It's in the brain where we perceive the unpleasant sensations of pain, and researchers have long been examining how calcium channels in the brain and peripheral nervous system contribute to the development of chronic pain conditions.
Neuroscientist Gerald Zamponi, PhD, and his team at the University of Calgary's Hotchkiss Brain Institute have discovered a new mechanism that can reverse chronic pain. Using an animal model, their research has found that pain signals in nerve cells can be shut off by interfering with the communication of a specific enzyme with calcium channels, a group of important proteins that control nerve impulses.
Their Canadian Institutes of Health Research (CIHR) funded study was published in the September issue of Neuron one of the most influential journals in the field of neuroscience.
Zamponi is now applying his research and partnering with the Centre for Drug Research and Development (CDRD) in Vancouver to develop a drug that could one day improve the lives of those with inflammatory pain such as arthritis, irritable bowel disease or neuropathic pain. Their approach may be able to reduce the pain associated with these conditions.
"Chronic pain can be a debilitating condition that affects many people and is often poorly controlled by currently available treatments. Therefore, new treatment avenues are needed. Our discovery opens the door towards new treatments, and based on the data that we have so far, it is a viable strategy," says Zamponi, the lead author of the study and senior associate dean of research at the Cumming School of Medicine.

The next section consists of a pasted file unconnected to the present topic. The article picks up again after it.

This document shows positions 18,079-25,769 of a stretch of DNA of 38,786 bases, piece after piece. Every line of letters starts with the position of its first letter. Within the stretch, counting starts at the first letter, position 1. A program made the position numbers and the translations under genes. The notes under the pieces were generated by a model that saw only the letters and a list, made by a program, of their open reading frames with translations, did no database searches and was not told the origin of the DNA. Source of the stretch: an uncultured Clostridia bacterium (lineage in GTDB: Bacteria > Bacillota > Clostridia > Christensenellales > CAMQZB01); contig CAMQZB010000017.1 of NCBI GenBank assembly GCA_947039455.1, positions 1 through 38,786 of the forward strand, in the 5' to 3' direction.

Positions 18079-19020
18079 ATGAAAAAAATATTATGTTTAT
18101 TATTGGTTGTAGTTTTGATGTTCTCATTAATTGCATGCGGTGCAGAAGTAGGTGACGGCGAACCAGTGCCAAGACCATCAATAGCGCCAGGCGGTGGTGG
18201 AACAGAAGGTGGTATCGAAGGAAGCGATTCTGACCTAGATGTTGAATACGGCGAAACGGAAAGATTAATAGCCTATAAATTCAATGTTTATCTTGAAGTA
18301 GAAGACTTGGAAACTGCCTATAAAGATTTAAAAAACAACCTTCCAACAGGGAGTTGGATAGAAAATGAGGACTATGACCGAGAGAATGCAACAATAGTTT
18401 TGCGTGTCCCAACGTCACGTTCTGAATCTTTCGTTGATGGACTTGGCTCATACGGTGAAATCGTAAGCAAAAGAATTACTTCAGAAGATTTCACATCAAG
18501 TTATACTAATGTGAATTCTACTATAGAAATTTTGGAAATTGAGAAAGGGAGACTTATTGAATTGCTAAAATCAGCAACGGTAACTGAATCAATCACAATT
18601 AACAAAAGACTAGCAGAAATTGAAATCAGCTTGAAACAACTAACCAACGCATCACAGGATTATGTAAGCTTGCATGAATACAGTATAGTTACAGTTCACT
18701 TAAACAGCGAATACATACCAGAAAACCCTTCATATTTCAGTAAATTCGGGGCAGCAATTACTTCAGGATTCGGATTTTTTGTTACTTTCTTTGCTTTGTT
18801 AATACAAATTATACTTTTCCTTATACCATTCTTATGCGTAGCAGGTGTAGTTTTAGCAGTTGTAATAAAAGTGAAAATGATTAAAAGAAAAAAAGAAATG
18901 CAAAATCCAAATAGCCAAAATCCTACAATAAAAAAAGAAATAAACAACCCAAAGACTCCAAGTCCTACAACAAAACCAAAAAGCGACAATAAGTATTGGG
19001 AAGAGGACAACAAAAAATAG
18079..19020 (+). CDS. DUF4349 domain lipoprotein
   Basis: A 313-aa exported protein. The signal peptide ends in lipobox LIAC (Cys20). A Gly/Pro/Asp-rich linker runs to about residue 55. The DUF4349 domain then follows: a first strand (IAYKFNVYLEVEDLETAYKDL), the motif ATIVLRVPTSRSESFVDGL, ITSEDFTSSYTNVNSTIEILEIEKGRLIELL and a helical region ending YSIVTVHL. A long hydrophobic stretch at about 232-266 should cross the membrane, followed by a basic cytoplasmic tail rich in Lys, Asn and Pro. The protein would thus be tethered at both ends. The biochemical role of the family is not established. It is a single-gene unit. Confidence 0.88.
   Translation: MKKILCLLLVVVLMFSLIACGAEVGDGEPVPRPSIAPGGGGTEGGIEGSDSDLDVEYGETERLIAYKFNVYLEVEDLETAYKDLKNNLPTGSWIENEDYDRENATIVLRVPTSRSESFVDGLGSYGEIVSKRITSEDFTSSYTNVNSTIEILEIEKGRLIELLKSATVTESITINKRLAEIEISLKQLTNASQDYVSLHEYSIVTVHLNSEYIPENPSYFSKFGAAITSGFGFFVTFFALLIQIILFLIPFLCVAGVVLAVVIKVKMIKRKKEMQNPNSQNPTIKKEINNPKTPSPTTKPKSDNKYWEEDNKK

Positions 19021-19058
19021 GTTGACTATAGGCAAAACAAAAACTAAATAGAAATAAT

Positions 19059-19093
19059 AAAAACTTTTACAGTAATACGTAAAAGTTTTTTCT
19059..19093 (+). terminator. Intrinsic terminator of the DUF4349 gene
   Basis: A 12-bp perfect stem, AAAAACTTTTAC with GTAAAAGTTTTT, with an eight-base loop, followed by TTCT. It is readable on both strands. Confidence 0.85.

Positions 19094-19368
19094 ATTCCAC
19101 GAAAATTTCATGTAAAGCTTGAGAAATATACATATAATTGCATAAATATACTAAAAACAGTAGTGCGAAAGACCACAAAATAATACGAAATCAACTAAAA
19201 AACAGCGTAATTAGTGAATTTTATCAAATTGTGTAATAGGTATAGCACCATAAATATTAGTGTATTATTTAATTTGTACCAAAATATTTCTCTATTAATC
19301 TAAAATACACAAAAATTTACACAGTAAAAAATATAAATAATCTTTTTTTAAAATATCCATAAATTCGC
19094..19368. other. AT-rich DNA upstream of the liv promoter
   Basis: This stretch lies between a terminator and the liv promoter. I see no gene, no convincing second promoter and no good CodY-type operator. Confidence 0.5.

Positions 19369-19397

With CDRD, Zamponi and his team are screening over 100,000 molecules in hopes of finding one that would stop the enzyme from communicating with the calcium channel. If they can isolate the right molecule, they can potentially turn it into a drug. So far, they have already found two viable molecules that have been validated by his group as painkillers in animals.
Commercialization of the project is possible as Zamponi and his team are one of six successful projects funded through the competition of the Alberta/Pfizer Translational Research Fund Opportunity. "AIHS is delighted that the strong partnership created with Pfizer, Western Economic Diversification, and Alberta Innovation and Advanced Education is helping to develop promising innovations from basic research into technologies, drugs, and tools to improve health," says Dr. Cy Frank, President & CEO of Alberta Innovates Health Solutions."
|Contact: Marta Cyperling|
University of Calgary, Faculty of Medicine